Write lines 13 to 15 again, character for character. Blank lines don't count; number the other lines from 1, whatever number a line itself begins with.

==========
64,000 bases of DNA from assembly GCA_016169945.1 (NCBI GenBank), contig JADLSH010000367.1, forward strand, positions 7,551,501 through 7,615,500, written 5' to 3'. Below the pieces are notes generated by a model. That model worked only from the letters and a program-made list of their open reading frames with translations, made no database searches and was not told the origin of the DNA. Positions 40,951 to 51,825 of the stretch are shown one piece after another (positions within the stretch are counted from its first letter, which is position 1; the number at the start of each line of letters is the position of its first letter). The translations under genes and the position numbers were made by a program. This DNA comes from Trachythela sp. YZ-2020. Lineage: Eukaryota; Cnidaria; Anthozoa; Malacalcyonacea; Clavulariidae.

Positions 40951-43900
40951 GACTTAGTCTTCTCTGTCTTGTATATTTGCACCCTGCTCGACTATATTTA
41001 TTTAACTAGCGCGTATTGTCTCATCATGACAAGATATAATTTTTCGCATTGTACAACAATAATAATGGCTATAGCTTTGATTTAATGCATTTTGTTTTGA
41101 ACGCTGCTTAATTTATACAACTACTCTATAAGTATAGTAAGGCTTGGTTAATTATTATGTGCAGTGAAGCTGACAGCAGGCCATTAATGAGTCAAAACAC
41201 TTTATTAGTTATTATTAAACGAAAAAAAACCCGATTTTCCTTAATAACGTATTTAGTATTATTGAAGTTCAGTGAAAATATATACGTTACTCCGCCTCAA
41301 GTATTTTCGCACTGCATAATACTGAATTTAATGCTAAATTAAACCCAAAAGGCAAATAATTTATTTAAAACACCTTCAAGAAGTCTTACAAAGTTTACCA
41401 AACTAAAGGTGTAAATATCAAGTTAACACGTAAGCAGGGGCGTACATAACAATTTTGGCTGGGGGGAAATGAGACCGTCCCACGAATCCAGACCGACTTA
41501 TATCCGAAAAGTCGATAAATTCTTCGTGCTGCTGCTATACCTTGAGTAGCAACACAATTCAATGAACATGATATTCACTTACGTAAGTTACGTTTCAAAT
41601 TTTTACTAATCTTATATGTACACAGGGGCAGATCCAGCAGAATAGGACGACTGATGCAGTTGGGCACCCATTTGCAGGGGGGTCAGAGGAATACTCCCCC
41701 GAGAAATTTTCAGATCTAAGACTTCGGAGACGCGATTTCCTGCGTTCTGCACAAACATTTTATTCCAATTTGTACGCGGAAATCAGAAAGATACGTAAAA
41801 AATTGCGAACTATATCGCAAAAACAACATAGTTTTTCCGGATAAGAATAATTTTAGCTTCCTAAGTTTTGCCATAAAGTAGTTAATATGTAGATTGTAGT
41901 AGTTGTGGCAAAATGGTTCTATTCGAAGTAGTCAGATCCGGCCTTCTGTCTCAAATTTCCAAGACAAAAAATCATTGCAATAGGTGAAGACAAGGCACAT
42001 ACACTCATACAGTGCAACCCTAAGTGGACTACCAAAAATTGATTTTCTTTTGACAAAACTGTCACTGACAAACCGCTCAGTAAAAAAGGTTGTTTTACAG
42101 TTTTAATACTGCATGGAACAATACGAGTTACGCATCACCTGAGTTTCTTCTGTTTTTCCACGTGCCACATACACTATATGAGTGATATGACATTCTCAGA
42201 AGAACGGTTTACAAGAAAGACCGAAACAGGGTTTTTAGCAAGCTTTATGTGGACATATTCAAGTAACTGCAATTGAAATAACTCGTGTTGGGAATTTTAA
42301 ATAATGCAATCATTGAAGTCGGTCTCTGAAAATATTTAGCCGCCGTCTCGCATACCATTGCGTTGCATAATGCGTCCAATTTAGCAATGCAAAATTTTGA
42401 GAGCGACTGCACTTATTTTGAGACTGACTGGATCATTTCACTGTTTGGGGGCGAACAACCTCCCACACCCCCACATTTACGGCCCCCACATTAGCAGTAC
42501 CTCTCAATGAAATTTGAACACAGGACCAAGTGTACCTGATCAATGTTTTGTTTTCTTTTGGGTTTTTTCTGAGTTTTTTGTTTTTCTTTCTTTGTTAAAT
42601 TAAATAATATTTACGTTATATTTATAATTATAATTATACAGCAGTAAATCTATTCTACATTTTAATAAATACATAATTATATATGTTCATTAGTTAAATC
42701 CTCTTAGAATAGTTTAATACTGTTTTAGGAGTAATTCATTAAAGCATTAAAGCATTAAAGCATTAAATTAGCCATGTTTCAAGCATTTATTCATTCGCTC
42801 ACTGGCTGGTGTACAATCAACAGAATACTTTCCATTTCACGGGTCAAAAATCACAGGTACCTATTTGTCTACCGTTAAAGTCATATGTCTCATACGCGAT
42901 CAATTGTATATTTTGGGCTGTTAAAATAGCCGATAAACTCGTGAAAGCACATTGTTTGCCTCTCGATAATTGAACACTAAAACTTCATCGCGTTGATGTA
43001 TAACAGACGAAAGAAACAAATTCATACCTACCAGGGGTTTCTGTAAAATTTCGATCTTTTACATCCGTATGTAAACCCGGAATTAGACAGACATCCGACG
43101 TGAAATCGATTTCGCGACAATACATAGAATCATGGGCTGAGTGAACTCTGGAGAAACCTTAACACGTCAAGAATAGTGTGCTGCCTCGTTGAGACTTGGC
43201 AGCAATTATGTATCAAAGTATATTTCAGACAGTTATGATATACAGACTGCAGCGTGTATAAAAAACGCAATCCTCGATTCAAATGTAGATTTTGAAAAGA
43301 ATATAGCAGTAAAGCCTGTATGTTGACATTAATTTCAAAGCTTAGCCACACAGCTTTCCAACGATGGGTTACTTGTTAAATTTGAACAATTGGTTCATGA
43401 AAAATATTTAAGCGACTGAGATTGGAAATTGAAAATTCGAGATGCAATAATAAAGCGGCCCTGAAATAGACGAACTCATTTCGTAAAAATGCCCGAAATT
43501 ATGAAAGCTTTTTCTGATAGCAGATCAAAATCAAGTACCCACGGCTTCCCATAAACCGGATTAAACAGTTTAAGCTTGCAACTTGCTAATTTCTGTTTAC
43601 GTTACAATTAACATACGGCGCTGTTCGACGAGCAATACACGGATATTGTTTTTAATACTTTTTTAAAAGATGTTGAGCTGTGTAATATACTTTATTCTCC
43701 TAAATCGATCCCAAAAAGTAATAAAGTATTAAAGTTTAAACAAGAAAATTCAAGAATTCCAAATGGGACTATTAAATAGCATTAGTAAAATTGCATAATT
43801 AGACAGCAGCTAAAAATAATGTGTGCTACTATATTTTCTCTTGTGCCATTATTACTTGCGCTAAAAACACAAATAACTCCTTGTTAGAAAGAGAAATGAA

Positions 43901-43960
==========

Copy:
41901 AGTTGTGGCAAAATGGTTCTATTCGAAGTAGTCAGATCCGGCCTTCTGTCTCAAATTTCCAAGACAAAAAATCATTGCAATAGGTGAAGACAAGGCACAT
42001 ACACTCATACAGTGCAACCCTAAGTGGACTACCAAAAATTGATTTTCTTTTGACAAAACTGTCACTGACAAACCGCTCAGTAAAAAAGGTTGTTTTACAG
42101 TTTTAATACTGCATGGAACAATACGAGTTACGCATCACCTGAGTTTCTTCTGTTTTTCCACGTGCCACATACACTATATGAGTGATATGACATTCTCAGA